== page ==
BBQ Gluten Strips! This is the dish that will convince people that vegan food can be the best thing ever! When I first made this dish for my family, they couldn't get enough. My niece and nephew asked for seconds when they normally don't finish their first plate. Co-workers beg for this recipe. It is always the first potluck item to be finished. Friends ask me to prepare the dish for them more often than anything else.

With the upcoming Fourth of July celebrations in mind, I wanted to provide a tasty alternative to what's being offered elsewhere. The abundance of ads celebrating America with a beer in one hand and some beef in the other is sickening to me. BBQ Gluten Strips are the best dish to celebrate the America that speaks up against injustice. It is the BBQ item which stands for peace, since veganism is nonviolence. Given that our food choices help support compassion, which I believe supports equality for all, we can celebrate with the constitution in one hand and a vegan BBQ in the other.

Well, at least vegans stand for change more than beer and beef represent the celebration of Independence Day. It is startling how many times I have been told I am Un-American by protesting something. To me, it is the most American thing we can do! We were given the right of Freedom of Speech (when convenient to the government at least) and there is a lot of speaking to be done. This country was founded through revolution and we need to continue this tradition. We should not settle for anything less than justice for all, no more than we should settle for bland vegan food. So speak up and chow down!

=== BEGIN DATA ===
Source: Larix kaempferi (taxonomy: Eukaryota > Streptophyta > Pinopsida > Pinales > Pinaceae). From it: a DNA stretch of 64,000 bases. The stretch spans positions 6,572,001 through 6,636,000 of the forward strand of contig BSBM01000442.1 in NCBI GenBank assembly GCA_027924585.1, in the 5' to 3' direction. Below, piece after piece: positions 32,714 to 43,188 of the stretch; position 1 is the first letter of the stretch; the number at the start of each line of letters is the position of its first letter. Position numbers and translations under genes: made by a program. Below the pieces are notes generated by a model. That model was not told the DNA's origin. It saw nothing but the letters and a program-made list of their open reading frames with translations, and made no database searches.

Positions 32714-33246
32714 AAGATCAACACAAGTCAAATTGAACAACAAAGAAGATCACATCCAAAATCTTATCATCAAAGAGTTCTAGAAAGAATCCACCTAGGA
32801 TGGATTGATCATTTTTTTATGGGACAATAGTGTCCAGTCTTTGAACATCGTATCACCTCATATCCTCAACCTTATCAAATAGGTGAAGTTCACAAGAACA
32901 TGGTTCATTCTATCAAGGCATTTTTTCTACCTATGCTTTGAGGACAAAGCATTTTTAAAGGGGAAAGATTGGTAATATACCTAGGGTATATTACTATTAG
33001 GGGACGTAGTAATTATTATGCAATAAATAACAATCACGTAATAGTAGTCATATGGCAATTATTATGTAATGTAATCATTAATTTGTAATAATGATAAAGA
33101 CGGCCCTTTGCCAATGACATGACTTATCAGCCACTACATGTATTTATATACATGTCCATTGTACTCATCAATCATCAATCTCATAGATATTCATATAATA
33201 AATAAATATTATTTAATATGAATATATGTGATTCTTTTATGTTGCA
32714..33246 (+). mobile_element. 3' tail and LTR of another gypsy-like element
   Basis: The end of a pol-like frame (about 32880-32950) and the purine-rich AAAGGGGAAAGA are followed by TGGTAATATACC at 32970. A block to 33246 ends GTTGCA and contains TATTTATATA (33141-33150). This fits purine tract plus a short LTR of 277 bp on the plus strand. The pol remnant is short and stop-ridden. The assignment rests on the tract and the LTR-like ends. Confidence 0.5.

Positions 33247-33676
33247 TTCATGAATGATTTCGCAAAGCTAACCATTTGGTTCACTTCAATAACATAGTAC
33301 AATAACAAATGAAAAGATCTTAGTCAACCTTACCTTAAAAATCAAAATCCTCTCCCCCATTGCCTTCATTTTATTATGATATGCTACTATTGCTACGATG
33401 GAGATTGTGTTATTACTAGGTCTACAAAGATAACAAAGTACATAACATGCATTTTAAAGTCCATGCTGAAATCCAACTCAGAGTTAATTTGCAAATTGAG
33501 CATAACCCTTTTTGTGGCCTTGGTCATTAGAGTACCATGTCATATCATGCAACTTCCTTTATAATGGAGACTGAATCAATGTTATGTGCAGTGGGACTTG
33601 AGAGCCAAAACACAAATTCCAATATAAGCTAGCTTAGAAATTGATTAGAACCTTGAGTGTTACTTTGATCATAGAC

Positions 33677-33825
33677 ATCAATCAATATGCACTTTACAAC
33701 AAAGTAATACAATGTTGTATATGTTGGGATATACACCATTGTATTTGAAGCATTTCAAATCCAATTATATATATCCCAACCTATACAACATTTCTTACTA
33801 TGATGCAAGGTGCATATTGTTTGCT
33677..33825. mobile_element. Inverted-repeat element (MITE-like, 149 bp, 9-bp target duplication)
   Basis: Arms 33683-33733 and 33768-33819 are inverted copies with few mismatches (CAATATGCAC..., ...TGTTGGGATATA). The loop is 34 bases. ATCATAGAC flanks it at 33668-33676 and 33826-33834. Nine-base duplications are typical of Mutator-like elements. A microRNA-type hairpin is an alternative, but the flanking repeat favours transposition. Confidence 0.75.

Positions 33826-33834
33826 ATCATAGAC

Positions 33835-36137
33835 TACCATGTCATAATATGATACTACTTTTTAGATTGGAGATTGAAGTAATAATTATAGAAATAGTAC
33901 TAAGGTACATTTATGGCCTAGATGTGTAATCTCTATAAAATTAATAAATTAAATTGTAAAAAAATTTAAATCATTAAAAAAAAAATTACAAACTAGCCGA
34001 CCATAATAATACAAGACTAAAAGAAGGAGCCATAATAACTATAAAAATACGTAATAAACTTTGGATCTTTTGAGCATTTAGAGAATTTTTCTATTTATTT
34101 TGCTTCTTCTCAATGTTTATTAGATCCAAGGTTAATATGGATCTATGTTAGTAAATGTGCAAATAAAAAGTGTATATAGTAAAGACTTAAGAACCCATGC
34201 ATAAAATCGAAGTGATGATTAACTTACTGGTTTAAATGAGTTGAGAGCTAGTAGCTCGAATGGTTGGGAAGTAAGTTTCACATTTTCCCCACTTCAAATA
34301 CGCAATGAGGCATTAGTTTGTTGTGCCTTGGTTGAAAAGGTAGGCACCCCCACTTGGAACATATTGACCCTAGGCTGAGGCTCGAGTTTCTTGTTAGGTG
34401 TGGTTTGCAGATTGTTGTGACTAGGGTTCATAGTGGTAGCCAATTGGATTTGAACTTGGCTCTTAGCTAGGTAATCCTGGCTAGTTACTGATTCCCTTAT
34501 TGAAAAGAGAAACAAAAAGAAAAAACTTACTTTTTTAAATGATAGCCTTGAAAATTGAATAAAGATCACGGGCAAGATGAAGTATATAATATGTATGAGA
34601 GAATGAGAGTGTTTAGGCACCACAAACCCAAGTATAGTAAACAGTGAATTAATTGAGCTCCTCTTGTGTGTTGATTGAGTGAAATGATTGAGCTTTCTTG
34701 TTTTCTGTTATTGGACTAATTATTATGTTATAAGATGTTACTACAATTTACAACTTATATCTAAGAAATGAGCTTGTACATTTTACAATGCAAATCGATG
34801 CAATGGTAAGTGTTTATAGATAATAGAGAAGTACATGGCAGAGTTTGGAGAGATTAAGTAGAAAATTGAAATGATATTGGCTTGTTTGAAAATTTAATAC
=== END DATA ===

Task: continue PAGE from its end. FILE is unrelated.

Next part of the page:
BBQ Gluten Strips

Gluten Mix:
3 cups Vital Wheat Gluten
2 Tb Nutritional Yeast
1 Tb Marjoram
2 tsp Onion Powder
2 tsp Sage
1 tsp Salt
2-1/2 cups Water
2 Tb Tamari
1 Tb Oil
*Blend together dry ingredients in a medium bowl. Mix together liquid ingredients then quickly mix into the dry ingredients. This will turn into a spongy, elastic ball. Knead this 5-10 times. Set aside.

Tahini Mix:
1 Onion, chopped
2 Tb Oil
2 Tb Paprika
¾ cup Tahini
1 tsp Salt
*Sauté the chopped onion in the oil until clear. Mix together all ingredients.

In food processor, blend together gluten mix and tahini mix, ¼ quantity at a time. Spread onto a 9” x 11” baking pan. Bake at 375°F for 40 minutes. Once baked, cut into strips. Put a thin layer of BBQ sauce on the bottom of a cookie sheet and then cover with gluten strips. Cover gluten in BBQ sauce. Bake an additional 20 minutes.

BBQ Sauce

¼ cup Onion, chopped finely
1 Tb Olive Oil
2 cloves Garlic, minced
28 oz Crushed Tomatoes
¼ cup Water
2 Tb Molasses
¾ cup Sucanat
½ cup Mustard
2 tsp Sea Salt
1 tsp Allspice
1 tsp Red Pepper Flakes
1 Tb Parsley
1 tsp Liquid Smoke.

Saute the onion in oil until soft on medium heat. Add garlic and saute an additional minute. Add the rest of the ingredients and stir to combine. Heat until boil, then reduce to a simmer and cook 30 minutes.